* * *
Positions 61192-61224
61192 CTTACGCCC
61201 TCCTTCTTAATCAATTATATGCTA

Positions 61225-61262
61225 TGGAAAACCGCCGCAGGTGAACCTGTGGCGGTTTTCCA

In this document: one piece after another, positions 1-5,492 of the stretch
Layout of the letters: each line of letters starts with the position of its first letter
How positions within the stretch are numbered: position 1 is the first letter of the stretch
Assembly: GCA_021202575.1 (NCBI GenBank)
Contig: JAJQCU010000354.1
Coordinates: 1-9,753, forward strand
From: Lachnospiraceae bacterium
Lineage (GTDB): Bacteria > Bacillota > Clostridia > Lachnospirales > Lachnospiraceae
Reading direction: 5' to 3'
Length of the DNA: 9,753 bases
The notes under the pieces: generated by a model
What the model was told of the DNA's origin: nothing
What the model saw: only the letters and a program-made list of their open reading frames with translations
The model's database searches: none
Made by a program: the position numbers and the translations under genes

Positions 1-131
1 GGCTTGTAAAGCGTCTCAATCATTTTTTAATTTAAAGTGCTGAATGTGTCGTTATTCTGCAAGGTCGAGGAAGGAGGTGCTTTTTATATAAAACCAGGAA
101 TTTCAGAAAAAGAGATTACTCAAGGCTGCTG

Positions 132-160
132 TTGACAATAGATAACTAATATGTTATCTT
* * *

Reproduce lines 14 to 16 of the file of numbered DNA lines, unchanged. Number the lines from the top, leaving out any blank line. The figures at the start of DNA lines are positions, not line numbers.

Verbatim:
Reading direction: 5' to 3'
Length of the DNA: 9,753 bases
The notes under the pieces: generated by a model